Pets are dying from heatstroke because people are ignoring care advice and leaving animals in cars or taking dogs for walks in hot weather, leading charities have warned.
The latest figures for the RSPCA’s emergency hotline, released to HuffPost UK, show that between between July 1 and 22, inspectors received 1,806 calls about animals and heat exposure. Around 90% of these calls related to dogs left in hot cars.
Earlier in July, the animal welfare charity said a healthy five-year-old dog had died of heatstroke after being taken for a walk in the sun. Heatstroke develops when a dog or cat is unable to reduce their body temperature, and it can be fatal.
RSPCA officials say they have been left stunned by some of the excuses given to them by owners who have been caught leaving their pets in sweltering cars.
In one case, a man claimed his dog would be fine because “he was smiling”, when the stressed canine was clearly panting.
Other reasons included “I can’t help it if the shade moved” and “my dog is white, he’ll be fine”.
Dogs Die in Hot Cars campaign manager Holly Barber, who works for the RSPCA, said: “We’ve been advising people not to leave pets in cars for decades now - but the simple message still isn’t getting through and, sadly, we’re still seeing animals die as a result of heatstroke.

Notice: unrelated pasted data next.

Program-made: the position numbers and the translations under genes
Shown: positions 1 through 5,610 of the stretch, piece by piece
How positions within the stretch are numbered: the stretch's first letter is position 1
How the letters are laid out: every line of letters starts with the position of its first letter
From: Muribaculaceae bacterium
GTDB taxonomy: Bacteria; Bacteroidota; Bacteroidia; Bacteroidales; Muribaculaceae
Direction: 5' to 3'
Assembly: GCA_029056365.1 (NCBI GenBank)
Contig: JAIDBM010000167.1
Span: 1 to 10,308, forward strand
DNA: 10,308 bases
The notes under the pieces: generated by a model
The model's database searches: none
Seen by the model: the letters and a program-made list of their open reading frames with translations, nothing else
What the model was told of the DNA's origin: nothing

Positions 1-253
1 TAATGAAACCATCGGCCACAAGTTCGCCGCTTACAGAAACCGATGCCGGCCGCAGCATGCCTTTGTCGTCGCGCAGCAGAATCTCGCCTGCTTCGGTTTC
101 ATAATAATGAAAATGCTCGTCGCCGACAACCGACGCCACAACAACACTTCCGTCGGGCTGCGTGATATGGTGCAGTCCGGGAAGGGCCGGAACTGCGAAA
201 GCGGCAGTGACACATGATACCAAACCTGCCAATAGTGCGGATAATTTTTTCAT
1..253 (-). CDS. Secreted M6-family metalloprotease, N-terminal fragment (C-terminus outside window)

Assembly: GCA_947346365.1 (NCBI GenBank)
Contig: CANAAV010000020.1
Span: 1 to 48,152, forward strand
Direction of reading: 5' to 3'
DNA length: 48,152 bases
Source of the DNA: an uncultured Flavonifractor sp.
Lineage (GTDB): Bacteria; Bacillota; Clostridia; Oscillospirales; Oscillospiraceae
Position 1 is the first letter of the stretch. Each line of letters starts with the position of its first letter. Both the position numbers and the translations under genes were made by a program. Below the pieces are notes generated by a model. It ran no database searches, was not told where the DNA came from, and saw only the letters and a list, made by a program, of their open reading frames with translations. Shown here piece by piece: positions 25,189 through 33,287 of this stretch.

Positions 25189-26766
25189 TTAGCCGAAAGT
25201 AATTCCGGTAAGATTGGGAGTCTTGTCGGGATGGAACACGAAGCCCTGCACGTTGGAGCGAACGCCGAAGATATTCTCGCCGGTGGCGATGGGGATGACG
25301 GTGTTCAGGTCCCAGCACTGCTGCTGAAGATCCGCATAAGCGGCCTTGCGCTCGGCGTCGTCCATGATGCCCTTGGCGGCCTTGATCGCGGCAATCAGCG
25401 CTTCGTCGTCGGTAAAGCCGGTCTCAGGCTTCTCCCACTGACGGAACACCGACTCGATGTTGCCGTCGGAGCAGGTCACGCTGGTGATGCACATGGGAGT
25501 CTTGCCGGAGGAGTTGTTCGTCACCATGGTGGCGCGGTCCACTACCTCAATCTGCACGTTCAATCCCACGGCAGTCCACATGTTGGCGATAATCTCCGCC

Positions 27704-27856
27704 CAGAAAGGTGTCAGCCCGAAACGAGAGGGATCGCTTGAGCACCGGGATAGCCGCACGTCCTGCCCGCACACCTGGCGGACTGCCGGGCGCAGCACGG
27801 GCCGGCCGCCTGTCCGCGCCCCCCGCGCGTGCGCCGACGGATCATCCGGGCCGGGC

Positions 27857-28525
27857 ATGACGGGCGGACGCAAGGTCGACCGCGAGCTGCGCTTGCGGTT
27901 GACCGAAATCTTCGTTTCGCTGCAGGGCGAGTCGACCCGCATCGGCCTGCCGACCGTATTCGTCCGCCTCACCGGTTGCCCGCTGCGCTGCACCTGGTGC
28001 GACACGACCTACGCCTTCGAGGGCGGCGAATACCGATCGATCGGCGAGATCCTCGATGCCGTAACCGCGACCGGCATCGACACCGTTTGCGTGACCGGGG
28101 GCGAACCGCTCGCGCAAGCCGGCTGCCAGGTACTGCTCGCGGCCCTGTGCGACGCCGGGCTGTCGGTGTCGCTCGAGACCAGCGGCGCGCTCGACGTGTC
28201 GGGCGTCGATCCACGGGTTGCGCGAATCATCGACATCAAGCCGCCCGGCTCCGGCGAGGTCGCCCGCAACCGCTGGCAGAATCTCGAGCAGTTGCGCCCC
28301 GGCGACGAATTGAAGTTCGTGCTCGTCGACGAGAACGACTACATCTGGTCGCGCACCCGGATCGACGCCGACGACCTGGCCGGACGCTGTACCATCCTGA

“Please take extra care with your pets during hot weather and make sure they’re happy and healthy.
“Don’t take dogs out during the heat of the day, avoid walking on hot pavements and never, ever leave your pooch in a car unattended.”
Battersea Cats and Dogs Home said it was taking a variety of precautions to keep the 270 dogs and 200 cats currently in residence across its three London centres safe.
Paddling pools, wet towels and fans have been provided to keep the dogs cool, while the cats are enjoying air conditioning.
The charity is warning people not to become complacent when it comes to looking after their own pets.
Battersea’s head vet, Shaun Opperman, said: “With such an extended spell of hot weather it could be easy for pet owners to fall into their normal routines and even become complacent about the high temperatures.”
He said pet owners should “remain alert” to high temperatures and take plenty of precautions to keep their animals cool.
And it’s not just pets who are suffering. One of the leading animal rescue charities in the south west of England, Secret World, is working overtime after being inundated with wildlife rescues and has more than 700 animals under its specialist care.
Charity founder Pauline Kidner told the Weston Mercury that the charity was “extremely busy” and it is “all hands on deck”.
She said: “With so many animals needing to come in, some of our drivers have been out every day for the past three weeks.
“We have some animals such as badgers which are ready to be released but until the ground softens, there is no food out there for them, which is delaying their release.”